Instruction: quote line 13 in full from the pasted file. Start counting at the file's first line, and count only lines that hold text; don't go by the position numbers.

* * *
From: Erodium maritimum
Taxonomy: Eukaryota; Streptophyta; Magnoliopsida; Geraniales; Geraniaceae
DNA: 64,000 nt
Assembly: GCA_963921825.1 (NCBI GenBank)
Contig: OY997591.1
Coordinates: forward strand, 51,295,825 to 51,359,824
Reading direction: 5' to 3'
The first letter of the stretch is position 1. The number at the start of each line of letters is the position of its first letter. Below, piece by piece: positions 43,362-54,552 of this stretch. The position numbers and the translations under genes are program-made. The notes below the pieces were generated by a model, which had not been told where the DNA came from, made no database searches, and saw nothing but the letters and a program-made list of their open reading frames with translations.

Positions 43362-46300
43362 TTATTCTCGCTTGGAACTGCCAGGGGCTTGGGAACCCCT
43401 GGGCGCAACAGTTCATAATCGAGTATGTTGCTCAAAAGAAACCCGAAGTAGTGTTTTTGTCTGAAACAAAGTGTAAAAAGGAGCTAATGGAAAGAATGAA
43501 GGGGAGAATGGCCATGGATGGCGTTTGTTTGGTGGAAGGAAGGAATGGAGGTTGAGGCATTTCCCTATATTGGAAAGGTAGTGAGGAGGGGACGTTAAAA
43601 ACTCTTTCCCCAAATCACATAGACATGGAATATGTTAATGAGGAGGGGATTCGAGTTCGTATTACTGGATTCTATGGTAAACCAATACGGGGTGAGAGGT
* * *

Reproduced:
43601 ACTCTTTCCCCAAATCACATAGACATGGAATATGTTAATGAGGAGGGGATTCGAGTTCGTATTACTGGATTCTATGGTAAACCAATACGGGGTGAGAGGT